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Worth Your Time?: Three movies that illustrate the modern failure of the American Dream

By Nicholas Cervania, October 25 2021—

The American Dream describes one the founding philosophies of the country. In the land of equal opportunity, everyone has the chance to become rich and successful — and therefore happy — but only if they work hard enough. The only limit to your fortune and fulfillment is your own goals and aspirations.

But, with the American Dream being inherently materialistic, consumerism becomes a clear byproduct of this ideology. The American Dream speaks not to family, friendship or camaraderie, but purely to dollars and cents in the capital-concentrated economy.

How does the American Dream hold up today? Does this ideology have a darker side? Is the American Dream broken? Was it even true to begin with? That’s the idea I want to explore in this article with the following films.

American Psycho:

Christian Bale (left) in American Psycho // IMDB

American Psycho is a commentary on the superficial upper-class men of 1980s Wall Street, obsessed with a particular picture of success.

Patrick Bateman (Christian Bale) works as a successful investment banking executive. Every night, however, he falls victim to his psychotic fantasies, committing more violent murders than the night before.

Despite his psychosis and mental illness, Bateman is a man characterized by his material possessions. His apartment, his business cards, his healthcare products and his ability to obtain a reservation at an exclusive restaurant are all defining points of his personality. 

With a fragile ego stemming from his consumer-defined identity, Bateman finds himself surrounded by those who are also defined by the products they consume. On the surface, he’s identical to them all, indicated by the number of times his identity is mistaken throughout the film. 

In a homogenizing culture set forth by the prospects of the American Dream, what sets Bateman apart is his debilitating psychosis — something that’s partially representative of his unhappiness despite his materialistic success. Despite achieving the success promised by the American Dream, Bateman is unable to obtain the fulfillment promised with it.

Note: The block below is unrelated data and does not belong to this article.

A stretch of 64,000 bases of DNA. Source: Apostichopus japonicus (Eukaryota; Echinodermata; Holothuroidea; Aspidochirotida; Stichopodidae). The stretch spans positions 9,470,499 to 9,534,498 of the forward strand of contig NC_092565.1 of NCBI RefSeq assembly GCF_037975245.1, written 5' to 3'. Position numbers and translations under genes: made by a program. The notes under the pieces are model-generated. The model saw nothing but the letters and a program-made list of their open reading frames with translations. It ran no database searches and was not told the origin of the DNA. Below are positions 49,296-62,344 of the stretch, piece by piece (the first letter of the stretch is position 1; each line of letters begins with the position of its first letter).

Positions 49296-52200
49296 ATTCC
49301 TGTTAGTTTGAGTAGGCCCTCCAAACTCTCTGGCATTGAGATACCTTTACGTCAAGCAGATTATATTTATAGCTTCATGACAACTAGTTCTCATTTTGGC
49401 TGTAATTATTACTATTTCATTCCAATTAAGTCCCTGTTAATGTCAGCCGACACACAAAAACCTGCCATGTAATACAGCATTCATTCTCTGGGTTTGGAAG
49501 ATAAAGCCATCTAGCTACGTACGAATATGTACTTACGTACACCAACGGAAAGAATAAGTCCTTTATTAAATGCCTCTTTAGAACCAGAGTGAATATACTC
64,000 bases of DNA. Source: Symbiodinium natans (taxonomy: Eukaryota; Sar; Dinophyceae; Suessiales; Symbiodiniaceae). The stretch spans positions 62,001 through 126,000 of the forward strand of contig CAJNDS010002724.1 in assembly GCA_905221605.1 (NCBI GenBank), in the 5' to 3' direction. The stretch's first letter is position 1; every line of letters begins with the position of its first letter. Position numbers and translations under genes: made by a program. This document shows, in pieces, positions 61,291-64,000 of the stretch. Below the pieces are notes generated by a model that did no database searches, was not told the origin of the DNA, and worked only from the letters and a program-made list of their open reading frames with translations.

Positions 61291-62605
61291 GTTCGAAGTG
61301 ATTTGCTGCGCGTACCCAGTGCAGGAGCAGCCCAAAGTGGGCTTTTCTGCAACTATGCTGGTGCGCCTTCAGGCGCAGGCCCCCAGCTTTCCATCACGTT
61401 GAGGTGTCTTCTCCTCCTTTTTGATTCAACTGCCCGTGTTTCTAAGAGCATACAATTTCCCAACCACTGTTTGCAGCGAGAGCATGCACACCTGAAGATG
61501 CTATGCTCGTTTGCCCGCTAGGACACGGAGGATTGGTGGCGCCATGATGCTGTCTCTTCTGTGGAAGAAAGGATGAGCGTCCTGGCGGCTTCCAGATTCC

Jake Gyllenhall in Nightcrawler // IMDB

An unemployed petty-thief living in L.A., Lou Bloom (Jake Gyllenhall) finds work as an independent videographer, filming footage of accidents and violent crimes to sell, freelance, to local news stations. However, Lou’s desire for success grows increasingly rampant and his methods become increasingly unethical.

While not an outright homicidal psychopath like Bateman in American Psycho, we’re shown that Lou’s mental state is far from stable. Similar to Bateman however, Lou is driven to perform immoral acts to achieve the idea of success perpetuated by the American Dream. 

Lou’s constant pursuit of what he passes off as an extraordinary work ethic borders on insanity and the methods he employs for his success are far from ethical. With the exception of the empty, soulless interior he tries to hide, he perfectly embodies the desperate passion for success that self-help books and motivational propaganda pass off as something to strive for. 

Lou’s mental state is the result of the perpetuating fallacy of the American Dream. His obsession with it and his success is an all-consuming sickness. This drives his actions and choices, culminating in his sabotage and betrayal of people close to him in favour of his own fortune. 

Nightcrawler is a story surrounding the dark side of the American Dream and the lengths someone indoctrinated by its ideology would go to in order to achieve it.

Fight Club:

Brad Pitt in Fight Club // IMDB

The protagonist (Edward Norton) of Fight Club begins the movie as the picture of success within the American Dream. With a well-paying job, he’s able to pay for a fully-furnished, high-end apartment to store all of his possessions. As far as consumerism is concerned, he has it all.

However, this materialistic success means nothing. He still feels empty and still suffers from insomnia. 

Returning from a business trip, he meets Tyler Durden (Brad Pitt) and comes home to find his apartment and all his belongings destroyed in an explosion. Dejected, he calls and meets Tyler at a bar where Tyler tells him they are the byproduct of a lifestyle obsession led by consumerism. Together, they form the Fight Club and eventually Tyler forms an organization known as Project Mayhem.

Project Mayhem is an anti-materialist, anti-corporate organization. Through increasingly anarchic methods, they aim to free society from the shackles of materialism brought on by the ideals of the American Dream. 

American Psycho presents the idea that our belongings can define us and Nightcrawler shows us the radicalization of a flawed idea of success within a material society. Fight Club, however, demonstrates the theory that the American Dream is a lie — one that has brainwashed us into being possessed by our possessions.

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